Friday, November 8, 2019

Motorhome Regret

While you may be able to initially afford the payments on a big bus motorhome, you might not be able to afford the overall cost.  Intentionally ramming your motorhome into the RV dealer isn't the answer, however.

In my posting, the $300,000 mistake, I noted how older people can be lured into buying motorhomes with the promises of a carefree lifestyle and endless vacation.  The problem is, these rigs depreciate far faster than the loan balance, and eventually there comes a time where the piper must be paid. For my friend, it was when her husband died and she wanted to sell the motor home, realizing that she owed $50,000 more on the coach that it would yield in sale.

It is sad, but older people are sold this "lifestyle" through magazines and online forums.  Sell your house and buy a motorhome and see America!   But no one talks about what happens next. Even younger people are exhorted to convert an old schoolbus or live in a van - there are forums galore about it - and it is all pretty dumb.

Another friend of mine decided to go "full time" in a motorhome, and then, after a few years, traded the paid-for motorhome as a down-payment on a fancy diesel coach they couldn't afford.  The repo man came for that, and they ended up living in an apartment, trying to scrape by on social security.   But back in the day, man, they lived large!  Kind of hard to feel sorry for someone who complains about being broke, when in the same breath they talk about all the Cadillacs they used to lease.

In our travels we meet people with luxurious motorcoaches, often laughing at our tiny little trailer. They're nice people, but in over their heads. They make fun of our tiny trailer because they know, deep down, they've made a serious financial mistake, but would rather shout it down than confront it.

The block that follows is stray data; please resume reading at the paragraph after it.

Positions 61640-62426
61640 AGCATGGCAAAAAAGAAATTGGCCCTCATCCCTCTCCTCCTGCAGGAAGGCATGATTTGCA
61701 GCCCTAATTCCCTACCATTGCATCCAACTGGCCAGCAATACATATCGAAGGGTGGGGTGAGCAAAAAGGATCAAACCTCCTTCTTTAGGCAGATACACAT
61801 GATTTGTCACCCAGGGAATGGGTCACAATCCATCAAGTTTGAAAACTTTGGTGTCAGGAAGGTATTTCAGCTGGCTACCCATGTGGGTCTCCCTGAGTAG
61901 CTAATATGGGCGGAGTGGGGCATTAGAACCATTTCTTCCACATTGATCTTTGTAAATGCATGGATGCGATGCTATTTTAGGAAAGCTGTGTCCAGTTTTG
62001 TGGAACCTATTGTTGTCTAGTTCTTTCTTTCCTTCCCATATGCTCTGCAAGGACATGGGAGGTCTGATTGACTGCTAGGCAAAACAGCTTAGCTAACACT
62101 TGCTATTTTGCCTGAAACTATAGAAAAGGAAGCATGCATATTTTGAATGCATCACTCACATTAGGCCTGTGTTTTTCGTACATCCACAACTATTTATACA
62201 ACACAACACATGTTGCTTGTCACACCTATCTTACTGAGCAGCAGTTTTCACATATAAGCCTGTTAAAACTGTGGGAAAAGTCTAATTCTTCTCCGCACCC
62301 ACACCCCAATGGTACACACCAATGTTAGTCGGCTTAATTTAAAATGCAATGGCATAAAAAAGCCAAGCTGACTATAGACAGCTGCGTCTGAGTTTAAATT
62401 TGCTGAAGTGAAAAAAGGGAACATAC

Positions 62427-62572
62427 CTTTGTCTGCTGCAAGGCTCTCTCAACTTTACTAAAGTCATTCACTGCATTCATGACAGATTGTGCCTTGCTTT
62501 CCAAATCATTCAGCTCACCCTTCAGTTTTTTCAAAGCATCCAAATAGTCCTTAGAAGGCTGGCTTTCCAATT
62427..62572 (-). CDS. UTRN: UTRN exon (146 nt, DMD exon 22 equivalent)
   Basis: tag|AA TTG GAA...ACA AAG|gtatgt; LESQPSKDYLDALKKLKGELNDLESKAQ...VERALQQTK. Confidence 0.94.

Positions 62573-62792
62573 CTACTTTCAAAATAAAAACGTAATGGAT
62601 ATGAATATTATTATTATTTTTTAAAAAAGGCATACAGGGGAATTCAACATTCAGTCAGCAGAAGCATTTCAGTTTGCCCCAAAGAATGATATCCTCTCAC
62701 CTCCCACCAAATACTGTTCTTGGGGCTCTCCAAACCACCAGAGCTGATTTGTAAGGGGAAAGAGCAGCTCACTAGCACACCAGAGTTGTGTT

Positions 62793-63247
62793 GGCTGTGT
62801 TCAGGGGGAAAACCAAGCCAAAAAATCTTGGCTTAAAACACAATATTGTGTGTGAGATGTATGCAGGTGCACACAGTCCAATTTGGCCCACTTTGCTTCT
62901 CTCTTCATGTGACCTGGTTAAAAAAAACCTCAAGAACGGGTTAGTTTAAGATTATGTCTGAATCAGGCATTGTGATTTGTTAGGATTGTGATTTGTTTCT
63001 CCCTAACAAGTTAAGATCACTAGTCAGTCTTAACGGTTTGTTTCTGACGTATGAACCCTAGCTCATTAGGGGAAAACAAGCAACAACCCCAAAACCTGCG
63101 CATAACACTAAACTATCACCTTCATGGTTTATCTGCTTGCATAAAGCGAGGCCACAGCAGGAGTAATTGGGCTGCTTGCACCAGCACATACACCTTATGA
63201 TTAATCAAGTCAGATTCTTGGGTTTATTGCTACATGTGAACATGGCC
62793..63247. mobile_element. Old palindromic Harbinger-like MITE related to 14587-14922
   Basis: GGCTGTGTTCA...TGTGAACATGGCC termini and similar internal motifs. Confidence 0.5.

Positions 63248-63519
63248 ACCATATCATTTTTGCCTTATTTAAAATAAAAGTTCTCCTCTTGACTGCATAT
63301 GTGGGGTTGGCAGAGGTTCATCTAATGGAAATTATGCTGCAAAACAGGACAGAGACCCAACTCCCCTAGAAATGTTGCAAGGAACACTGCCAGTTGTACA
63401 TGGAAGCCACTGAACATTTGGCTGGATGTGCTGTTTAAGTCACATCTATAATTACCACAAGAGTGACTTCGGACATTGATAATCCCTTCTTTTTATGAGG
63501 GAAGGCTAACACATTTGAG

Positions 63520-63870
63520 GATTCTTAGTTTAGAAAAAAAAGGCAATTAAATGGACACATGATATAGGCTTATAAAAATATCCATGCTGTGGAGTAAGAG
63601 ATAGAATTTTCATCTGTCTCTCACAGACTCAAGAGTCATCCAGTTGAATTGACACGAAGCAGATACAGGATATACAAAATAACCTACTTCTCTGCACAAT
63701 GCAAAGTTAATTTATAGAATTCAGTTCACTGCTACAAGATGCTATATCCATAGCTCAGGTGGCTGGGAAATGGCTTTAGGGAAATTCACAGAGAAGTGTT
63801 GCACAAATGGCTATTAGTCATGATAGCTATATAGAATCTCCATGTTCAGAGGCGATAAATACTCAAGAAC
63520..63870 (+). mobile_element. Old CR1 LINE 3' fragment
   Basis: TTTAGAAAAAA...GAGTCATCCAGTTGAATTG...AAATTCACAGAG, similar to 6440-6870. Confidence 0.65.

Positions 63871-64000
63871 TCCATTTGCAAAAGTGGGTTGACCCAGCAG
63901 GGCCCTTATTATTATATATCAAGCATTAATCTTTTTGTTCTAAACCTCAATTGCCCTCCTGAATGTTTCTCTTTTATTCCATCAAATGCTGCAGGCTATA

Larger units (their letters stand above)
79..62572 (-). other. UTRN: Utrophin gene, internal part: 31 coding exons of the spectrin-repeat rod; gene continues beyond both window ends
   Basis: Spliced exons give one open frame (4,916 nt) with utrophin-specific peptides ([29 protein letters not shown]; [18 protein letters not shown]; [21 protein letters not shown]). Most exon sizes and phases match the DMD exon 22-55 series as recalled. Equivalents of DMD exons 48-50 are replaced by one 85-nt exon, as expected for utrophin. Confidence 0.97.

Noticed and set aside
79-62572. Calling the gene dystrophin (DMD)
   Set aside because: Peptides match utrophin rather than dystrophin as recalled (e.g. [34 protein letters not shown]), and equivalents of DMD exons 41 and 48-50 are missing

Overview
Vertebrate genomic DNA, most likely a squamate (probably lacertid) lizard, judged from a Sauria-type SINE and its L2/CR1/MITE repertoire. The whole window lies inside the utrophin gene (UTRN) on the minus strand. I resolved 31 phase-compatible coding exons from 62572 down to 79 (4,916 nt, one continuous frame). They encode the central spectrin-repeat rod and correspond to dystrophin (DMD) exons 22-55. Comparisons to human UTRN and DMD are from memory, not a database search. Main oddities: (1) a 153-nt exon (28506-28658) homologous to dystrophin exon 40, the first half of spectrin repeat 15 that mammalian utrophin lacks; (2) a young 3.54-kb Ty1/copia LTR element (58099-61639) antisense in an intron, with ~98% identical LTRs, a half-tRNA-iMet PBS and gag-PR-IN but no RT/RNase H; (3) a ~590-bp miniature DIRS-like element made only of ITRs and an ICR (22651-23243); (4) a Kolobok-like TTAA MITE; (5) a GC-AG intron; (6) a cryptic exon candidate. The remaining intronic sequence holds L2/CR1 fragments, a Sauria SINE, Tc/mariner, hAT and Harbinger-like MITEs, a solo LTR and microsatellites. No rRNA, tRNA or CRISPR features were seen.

One was telling us they were driving back to the factory to have their motor coach repaired, and they'd accumulated a three page list of items to be fixed. The more the repairs became drawn-out, the more items were added to the list. Some were as trivial as replacing a cracked lens on an outdoor light - a $3 part that snaps into place.   But they were going to have that "fixed" at the factory.

It's not that the motor coach was a piece of crap. Far from it - it was luxury coach.  And there was really nothing all that "wrong" with it.  But they were starting to realize exactly what they signed themselves up for, and also realized there was no way to get out from underneath the onerous loan payments, as they couldn't sell the coach for what they owed on it.  So they have buyer's remorse and pick at imagined flaws in the vehicle and get upset when it isn't "perfect" but rather just a thing made by human beings - and often not made very well.

A humorous piece in the news recently illustrates the problem. A couple took their motor coach back to the factory for repairs and after waiting several days, the coach was returned to them. They noted that one of the repairs wasn't done correctly so they returned to the factory and asked to have it fixed again. The service manager told them that since they had left the premises, they would have to wait in line behind everybody else in order to get the repair attended to.

Apparently this didn't sit well with them. According to some sources, they sat in the campground stewing over the issue and drinking heavily. At some point the wife decided to drive the motor coach right up to the service bay so the next morning they would have to work on the coach. Unfortunately, she failed to disconnect the sewer, water, and electric lines and also left the awning out as she careened through the RV Park.  She also failed to stop in time.